2 major Dallas arts groups join forces for concert to promote racial unity
The Dallas Symphony Orchestra and Dallas Black Dance Theatre are teaming up for a special performance to honor those who have lost their lives to racial violence and injustice. The Unity Concert, a benefit for nonprofit Project Unity, will remember by name George Floyd, Ahmaud Arbery, Breonna Taylor, Fort Worth's Atatiana Jefferson, and Dallas’ Botham Jean, among others.
The performance will take place at 7:30 pm November 11 at the Morton H. Meyerson Symphony Center; tickets are $50 to attend in person and $25 to stream online.
“The recent events have left us hurting as a community with deep wounds that have been re-opened,” says Pastor Richie Butler, founder of Project Unity, in a release. “It is in these times that we look to each other to make real change that is more than words on a page. Project Unity’s mission is to bring the community together and to listen to everyone. With the Dallas Symphony and Dallas Black Dance Theatre, we will gather to do just that.”
Featured highlight of the night will be the world premiere of the DSO's newly commissioned work “Reflection on a Memorial” by acclaimed 24-year-old Dallas composer Quinn Mason. The orchestra also will perform works by Black composers Adolphus Hailstork, Florence Price, and William Grant Still. Lawrence Loh will conduct, with featured soloists Michelle Bradley, soprano, and Reginald Smith, Jr., baritone.
Dallas Black Dance Theatre will take the stage for an emotionally moving male trio, Evidence of Souls Not Seen, and an ensemble of DBDT dancers will perform an excerpt from the thoughtful Etudes and Elegy. "Both ballets are a beautiful requiem that express mourning the deaths of those we hold close to our hearts," the release says. The orchestra will accompany both works with music by Elgar, Mahler, and Chopin.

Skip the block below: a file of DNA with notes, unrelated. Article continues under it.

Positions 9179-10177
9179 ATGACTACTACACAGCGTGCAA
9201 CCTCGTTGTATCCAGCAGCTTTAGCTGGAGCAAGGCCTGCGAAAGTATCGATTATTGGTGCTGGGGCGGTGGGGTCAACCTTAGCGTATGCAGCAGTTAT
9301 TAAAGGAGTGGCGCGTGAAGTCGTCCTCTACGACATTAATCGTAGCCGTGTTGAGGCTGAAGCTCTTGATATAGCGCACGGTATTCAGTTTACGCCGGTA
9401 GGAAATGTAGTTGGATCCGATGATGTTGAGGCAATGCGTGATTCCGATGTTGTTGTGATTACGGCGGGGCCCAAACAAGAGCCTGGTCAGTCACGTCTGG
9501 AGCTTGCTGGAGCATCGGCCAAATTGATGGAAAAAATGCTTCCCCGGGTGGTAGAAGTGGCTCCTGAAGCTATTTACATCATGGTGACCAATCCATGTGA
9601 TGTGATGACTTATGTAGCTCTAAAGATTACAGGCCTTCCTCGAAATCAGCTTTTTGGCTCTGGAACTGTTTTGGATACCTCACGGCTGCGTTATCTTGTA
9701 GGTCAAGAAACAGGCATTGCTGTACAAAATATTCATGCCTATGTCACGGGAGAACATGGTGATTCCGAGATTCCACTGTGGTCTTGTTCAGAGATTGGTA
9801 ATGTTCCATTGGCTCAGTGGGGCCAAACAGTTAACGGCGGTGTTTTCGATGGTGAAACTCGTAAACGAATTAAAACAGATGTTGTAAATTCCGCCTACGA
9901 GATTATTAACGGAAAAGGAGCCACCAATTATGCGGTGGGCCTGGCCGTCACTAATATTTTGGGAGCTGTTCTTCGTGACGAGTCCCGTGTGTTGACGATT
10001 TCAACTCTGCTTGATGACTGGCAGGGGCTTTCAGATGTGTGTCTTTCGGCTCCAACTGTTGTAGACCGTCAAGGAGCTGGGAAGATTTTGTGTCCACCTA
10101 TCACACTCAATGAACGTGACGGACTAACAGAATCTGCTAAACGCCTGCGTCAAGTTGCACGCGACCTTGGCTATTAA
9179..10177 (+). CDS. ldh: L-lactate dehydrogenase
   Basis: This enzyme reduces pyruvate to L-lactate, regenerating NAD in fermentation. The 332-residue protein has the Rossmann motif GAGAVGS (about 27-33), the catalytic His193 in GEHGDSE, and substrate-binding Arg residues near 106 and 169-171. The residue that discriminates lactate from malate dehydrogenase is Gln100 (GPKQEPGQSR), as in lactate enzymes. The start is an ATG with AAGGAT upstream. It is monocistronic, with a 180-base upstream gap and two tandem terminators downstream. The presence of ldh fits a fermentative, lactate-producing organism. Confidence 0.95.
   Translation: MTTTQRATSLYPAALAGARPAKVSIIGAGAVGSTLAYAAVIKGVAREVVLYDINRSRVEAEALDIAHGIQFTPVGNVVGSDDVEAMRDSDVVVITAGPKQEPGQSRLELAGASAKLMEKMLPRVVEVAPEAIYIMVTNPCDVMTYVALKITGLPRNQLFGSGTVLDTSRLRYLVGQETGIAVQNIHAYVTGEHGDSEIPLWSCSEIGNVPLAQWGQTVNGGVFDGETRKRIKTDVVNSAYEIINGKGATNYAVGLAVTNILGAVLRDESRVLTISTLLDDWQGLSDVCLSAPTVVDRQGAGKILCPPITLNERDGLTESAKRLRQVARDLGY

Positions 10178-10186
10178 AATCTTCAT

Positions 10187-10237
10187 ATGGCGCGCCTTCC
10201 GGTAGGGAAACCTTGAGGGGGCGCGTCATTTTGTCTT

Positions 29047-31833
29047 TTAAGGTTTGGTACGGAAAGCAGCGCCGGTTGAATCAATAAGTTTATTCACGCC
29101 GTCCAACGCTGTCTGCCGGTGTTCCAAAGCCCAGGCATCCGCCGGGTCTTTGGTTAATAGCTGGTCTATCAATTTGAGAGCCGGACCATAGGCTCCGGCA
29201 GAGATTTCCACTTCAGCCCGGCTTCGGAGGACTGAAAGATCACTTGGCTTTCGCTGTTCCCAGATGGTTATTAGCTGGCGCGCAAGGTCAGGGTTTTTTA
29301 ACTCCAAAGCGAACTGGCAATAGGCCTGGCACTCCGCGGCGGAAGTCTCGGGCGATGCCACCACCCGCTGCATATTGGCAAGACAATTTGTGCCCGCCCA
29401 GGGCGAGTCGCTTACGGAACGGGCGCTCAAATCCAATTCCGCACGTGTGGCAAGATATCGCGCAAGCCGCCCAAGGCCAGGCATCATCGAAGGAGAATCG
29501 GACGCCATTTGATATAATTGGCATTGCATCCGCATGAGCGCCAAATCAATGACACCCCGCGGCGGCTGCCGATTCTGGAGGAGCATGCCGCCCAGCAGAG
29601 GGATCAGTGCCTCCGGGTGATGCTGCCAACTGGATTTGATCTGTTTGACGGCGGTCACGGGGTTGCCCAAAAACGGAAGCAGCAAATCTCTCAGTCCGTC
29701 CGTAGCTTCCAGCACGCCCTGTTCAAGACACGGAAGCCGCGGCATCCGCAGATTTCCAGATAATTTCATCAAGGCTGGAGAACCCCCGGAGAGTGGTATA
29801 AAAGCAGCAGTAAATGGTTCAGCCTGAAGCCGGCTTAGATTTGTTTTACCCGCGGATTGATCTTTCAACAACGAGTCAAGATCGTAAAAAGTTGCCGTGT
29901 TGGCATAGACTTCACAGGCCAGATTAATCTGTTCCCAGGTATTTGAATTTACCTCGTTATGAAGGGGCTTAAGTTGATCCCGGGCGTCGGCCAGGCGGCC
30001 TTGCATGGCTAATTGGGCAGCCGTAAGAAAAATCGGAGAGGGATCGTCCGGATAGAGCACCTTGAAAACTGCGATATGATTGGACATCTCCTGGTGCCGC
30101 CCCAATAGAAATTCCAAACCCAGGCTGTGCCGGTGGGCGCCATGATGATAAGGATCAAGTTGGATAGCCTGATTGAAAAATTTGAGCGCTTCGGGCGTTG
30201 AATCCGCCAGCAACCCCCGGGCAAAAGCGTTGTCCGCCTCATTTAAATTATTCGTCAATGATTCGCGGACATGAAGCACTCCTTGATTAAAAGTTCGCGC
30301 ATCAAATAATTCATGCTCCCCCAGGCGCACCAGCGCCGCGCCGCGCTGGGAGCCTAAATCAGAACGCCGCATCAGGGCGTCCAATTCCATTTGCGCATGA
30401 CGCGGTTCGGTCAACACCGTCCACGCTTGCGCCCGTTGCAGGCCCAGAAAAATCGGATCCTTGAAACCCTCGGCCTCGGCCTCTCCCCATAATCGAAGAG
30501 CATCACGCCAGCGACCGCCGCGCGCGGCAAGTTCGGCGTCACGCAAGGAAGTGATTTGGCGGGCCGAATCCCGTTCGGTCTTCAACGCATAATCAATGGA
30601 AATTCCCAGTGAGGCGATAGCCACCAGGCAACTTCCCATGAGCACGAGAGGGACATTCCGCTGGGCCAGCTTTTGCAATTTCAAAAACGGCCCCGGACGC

“After the nation witnessed the horrific death of George Floyd beneath the knee of a Minneapolis police officer, numerous corporations and organizations came out with written statements about Black Lives Matter," says DBDT executive director Zenetta S. Drew. "Dallas Black Dance Theatre and the Dallas Symphony Orchestra decided to pool our creative talents to unite the Dallas community in a concert that pays tribute to the senseless loss of Black lives to racial violence and injustice."
Joining the two professional groups will be students from DSO’s Young Strings program, a 28-year-old education initiative designed to increase diversity in America’s orchestras.
The program will include musical and dance performances and remarks from prominent Dallas leaders, including Dallas City Councilperson Tennell Atkins.
Project Unity works to unify Dallas by implementing community-building programs to help heal race relationships between law enforcement and Dallas citizens. The DSO and Project Unity partnered in 2019 for the inspiring "Gospel Goes Classical" concert.
“The events of recent months have been devastating and painful. We have reflected on how we as an organization can respond, and, with the magnitude of the crisis, we have more questions than answers,” says Kim Noltemy, DSO president and CEO. “This concert will use music to unite and heal and to pay tribute to those who lost their lives and deserve to be honored on a national level.”